Washington, D.C. -- With more and more Americans priced out of the real estate market, Congress is considering a proposal to help first responders and teachers buy homes.
What You Need To Know
- The Helper Act could help teachers and first responders buy homes
- The program would eliminate down payments and insurance premiums
- The bill is designed to help ensure that people serving in a community are able to live there
St. Johns County Deputy Sheriff Zachary Quintieri says Florida is an especially competitive market. "The biggest challenge has been competing with people who are moving down here to finish out their lives, not starting. It was kind of devastating to see the place I grew up in an not being able to live in it or even, I mean, you can't even rent here. I mean, rent's outrageous," he concluded.
Quintieri is looking to purchase his first home in St. Johns County. He says legislation in Congress would benefit him and others.
The bill known as the HELPER Act would eliminate down payment requirements and costly mortgage insurance premiums. Applicants would need to have at least four years of service in their jobs, and could only use the program once.
Republican Senator Marco Rubio of Florida is a sponsor of the bill. He says it would make homeownership more affordable to those with some of the most critical roles in communities. "Oftentimes these men and women can't afford to live in the communities that they serve. And one of the reasons why is housing costs. So there's a lot of reasons why housing costs are high and unaffordable, and we're trying to address one of them," Rubio said.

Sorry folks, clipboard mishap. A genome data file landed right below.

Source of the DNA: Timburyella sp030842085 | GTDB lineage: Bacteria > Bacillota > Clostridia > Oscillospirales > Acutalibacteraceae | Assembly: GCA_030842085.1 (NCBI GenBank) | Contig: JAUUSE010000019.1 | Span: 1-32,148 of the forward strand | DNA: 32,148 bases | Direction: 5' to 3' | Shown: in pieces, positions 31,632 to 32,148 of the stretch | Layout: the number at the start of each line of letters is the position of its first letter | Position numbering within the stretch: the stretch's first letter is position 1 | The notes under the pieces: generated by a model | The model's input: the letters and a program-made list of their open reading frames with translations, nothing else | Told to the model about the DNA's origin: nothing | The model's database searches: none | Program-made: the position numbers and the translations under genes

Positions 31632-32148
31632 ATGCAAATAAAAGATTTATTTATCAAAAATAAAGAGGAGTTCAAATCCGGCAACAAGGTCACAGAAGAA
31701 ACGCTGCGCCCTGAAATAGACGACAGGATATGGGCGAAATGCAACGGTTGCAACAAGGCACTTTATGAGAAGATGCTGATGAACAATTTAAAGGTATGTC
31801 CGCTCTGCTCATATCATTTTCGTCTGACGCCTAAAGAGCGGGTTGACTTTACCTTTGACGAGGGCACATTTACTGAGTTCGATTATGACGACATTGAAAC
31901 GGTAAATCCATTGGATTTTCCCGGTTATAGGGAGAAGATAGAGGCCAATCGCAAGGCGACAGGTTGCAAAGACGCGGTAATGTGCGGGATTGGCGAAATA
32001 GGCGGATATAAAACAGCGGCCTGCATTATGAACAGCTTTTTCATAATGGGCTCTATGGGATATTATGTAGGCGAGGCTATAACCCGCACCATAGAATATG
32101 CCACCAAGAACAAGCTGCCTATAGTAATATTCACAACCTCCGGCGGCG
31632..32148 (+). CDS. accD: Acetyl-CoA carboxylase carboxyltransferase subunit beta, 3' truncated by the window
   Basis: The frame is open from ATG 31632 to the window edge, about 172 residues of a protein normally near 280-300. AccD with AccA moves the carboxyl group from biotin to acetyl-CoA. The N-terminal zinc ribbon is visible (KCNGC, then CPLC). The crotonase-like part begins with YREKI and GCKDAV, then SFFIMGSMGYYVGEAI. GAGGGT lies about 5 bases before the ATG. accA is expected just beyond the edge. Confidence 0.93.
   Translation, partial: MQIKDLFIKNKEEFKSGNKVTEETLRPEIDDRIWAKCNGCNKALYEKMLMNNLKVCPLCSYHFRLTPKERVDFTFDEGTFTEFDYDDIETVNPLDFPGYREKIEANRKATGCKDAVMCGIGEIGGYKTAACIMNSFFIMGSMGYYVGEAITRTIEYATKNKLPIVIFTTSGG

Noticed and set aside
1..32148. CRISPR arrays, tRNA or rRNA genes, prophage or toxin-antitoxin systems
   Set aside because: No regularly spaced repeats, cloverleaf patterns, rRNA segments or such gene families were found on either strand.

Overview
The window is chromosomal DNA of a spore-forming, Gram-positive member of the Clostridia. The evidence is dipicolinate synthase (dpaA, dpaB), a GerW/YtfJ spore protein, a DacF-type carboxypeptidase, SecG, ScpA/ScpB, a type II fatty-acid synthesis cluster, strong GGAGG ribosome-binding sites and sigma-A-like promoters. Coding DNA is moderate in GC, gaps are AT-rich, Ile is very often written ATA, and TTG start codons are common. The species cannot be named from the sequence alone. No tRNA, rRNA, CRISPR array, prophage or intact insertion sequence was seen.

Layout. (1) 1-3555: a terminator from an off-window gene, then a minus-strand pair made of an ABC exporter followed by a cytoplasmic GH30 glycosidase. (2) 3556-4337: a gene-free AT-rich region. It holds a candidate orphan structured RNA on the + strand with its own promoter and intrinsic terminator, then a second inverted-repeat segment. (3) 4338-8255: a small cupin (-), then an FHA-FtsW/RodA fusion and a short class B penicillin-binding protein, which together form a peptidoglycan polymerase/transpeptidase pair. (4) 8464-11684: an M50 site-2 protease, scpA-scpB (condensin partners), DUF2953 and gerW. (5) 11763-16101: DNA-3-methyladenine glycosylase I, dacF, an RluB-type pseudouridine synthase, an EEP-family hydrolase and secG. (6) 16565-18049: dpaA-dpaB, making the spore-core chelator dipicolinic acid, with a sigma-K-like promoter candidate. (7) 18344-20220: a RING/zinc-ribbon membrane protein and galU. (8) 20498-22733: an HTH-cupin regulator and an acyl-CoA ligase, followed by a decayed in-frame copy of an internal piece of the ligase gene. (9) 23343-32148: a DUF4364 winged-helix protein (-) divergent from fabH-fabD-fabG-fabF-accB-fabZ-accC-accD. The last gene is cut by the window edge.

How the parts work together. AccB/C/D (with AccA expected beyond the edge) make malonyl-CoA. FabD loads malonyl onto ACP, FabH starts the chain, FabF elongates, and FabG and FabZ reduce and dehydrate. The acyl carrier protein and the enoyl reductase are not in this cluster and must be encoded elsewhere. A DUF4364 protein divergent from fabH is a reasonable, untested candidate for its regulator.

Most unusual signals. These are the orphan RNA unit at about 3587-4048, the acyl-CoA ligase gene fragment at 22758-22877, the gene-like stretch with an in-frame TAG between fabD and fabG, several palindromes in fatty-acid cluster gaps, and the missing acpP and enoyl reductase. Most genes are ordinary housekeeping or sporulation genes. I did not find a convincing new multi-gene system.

Nearly eighty members of the House and Senate from both parties have signed on as co-sponsors. But, it has not yet reached the floor of either chamber. Congresswoman Maxine Waters who chairs the House Financial Services Committee, and Senator Sherrod Brown, who chairs the Senate Banking Committee have not yet said if they support it.
Florida Democrat Al Lawson, one of the co-sponsors in the House, calls it "the best legislation that [he's] seen in [his] six years in Congress." "An American Dream is homeownership and this is very important because just a few years ago I was struggling, wondering whether I could ever get a house, but it's even more difficult now," Lawson said.
If enacted, the program would need to be re-authorized after five years.